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Amanda Lee Temasek Polytechnic School of Business Leisure and Resort Management track, dance



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Disneyization of New Zealand?
Friday, December 10, 2010 6:59 AM
Disneyization of a society is becoming popular in several countries and New Zealand is no exception. There are four characteristics that define disneyfication of a society: theming, hybrid consumption, merchandising and performative labour.

When you think about golf, sometimes it can feel rather mundane. However, in New Zealand a company called The Original Adventure Golf Company came up with pirate themed adventure golf. In, 1997, it was first developed in Christchurch, called Pirate Islands. Then in 2001, Treasure Islands was introduced in Auckland. Finally, in the late 2004, Pirate Cove was introduced to Wellington. The Disney element is obvious in this case, instead of just playing golf; a pirate theme is incorporated to cater more to families. Not only is this sustainable, it is changing the concept of professional golf as it is more casual in a way.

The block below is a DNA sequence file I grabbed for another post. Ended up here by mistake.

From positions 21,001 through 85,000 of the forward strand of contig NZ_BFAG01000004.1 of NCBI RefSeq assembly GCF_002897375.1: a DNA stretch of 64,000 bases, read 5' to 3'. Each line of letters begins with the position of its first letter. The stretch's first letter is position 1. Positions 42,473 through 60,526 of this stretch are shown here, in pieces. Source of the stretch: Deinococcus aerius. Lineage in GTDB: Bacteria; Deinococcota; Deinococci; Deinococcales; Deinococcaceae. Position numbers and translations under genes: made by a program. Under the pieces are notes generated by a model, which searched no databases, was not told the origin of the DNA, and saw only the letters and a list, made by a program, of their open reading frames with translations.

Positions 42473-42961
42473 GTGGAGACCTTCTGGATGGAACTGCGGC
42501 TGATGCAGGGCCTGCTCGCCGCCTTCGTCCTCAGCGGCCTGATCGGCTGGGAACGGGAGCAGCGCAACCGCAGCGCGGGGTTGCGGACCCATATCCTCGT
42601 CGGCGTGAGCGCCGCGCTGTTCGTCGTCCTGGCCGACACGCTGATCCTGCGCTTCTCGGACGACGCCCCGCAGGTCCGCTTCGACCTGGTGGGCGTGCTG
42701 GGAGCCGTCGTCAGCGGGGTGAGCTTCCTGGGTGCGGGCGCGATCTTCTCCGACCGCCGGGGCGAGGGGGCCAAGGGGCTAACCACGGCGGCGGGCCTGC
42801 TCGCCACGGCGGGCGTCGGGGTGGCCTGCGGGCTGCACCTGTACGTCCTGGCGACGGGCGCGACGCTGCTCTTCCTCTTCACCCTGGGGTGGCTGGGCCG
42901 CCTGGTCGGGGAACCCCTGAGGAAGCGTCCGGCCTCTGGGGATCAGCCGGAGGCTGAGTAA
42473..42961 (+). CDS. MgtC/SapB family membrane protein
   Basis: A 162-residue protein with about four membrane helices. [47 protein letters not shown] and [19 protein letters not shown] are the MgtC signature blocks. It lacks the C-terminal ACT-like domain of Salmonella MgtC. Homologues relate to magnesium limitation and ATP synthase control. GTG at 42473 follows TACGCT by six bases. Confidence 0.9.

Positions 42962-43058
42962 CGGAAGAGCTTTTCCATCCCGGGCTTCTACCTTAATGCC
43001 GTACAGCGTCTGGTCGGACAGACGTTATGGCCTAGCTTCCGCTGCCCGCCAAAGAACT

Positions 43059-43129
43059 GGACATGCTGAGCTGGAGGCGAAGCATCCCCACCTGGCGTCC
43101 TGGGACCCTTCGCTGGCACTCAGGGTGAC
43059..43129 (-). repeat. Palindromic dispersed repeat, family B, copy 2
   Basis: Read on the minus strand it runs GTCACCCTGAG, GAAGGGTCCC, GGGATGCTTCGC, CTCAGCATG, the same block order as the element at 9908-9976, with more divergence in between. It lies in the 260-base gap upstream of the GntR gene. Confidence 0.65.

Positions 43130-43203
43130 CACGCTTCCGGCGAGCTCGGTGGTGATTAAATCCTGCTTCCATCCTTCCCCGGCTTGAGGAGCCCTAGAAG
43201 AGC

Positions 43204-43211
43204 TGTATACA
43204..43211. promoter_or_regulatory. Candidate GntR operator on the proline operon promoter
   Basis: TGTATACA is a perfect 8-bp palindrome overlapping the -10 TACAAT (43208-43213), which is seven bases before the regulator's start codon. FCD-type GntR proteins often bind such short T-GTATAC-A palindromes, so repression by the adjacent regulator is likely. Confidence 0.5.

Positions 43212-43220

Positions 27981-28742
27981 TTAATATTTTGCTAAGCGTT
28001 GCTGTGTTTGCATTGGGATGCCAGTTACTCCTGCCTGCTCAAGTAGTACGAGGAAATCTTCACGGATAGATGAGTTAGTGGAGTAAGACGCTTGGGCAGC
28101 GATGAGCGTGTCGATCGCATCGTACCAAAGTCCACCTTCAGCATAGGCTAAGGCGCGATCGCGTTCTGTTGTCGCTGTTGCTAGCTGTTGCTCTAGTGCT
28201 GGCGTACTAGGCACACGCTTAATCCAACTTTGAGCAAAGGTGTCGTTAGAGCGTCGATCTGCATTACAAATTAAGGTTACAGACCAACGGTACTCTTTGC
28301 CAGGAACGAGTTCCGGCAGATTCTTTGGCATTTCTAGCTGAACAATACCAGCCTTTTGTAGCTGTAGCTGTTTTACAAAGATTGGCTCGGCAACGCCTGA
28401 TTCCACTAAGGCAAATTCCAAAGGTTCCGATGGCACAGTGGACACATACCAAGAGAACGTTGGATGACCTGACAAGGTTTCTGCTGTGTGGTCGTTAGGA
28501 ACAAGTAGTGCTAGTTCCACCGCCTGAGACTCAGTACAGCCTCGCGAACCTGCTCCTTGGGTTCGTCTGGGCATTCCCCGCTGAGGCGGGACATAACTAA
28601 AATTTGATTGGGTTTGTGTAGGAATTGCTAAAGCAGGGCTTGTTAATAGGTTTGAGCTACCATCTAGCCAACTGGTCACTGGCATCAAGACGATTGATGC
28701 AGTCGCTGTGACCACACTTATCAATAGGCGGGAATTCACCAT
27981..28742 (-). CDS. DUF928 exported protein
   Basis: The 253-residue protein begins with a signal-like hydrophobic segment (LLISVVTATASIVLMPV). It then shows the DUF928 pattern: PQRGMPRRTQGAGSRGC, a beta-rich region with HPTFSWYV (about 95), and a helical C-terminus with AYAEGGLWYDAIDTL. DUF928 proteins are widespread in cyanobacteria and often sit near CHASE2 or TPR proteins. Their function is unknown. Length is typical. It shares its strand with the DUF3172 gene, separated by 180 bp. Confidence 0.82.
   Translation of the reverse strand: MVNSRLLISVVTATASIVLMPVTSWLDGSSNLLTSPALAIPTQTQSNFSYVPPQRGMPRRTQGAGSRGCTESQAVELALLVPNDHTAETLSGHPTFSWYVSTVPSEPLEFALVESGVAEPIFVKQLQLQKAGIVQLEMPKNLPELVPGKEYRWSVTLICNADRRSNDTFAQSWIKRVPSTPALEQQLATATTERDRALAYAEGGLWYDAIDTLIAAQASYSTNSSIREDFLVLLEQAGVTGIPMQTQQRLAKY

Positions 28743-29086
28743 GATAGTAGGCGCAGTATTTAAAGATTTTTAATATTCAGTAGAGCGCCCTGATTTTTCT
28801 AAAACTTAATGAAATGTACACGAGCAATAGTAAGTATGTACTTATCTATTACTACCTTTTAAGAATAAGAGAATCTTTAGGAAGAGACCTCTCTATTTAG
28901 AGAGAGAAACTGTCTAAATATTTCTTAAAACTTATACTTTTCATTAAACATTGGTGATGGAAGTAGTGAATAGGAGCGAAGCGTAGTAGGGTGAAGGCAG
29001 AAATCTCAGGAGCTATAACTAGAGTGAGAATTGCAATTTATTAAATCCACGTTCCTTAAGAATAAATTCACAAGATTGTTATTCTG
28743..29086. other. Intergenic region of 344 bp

Hybrid Consumption is becoming a trend as people have more demands. I happen to come across a historic venue, The Blue Bathe. It is being restored and now several functions are held there, I found out that they actually hold dinner shows at the venue. The show is called ‘Stars at the Bathe’, this clearly exemplify the characteristic of hybrid consumption as this show is not only theatrical but since it is a dinner show, fine food is also being served. Food and entertainment being combined together into a single entity for consumption, therefore it is difficult to separate the two due to the demand for both at the same time.

Merchandising is probably the most obvious characteristics of Disneyization to spot in New Zealand due to the All Blacks; they have a large range of merchandise ranging from clothes to bags. Their merchandises are sold all over New Zealand, even Singapore have some of their merchandises. All the merchandises have the same silver fern logo that are made under license Last but not least, the Tamaki Maori Village in Rotorua. I visited the place once and I viewed the Maori traditional performances and villages. The Maori people there have to perform a minimum of three shows each day for visitors. The important Haka dance and poi dance that are frequently performed seem to have lost their meanings during these performances. The Haka dance which is meant to be a war dance is merely a performance when it is brought to the frontline. Though, they maintained their facial expressions and body language during the performance, but one can easily tell that they are not really feeling the essence of their dance; unlike when the dance is use at an appropriate moment, like the All Blacks rugby match where they challenge their opponents. This illustrates performative labour as the Maori people culture is actually part of service work and their culture is seen as a performance rather than a lifestyle now.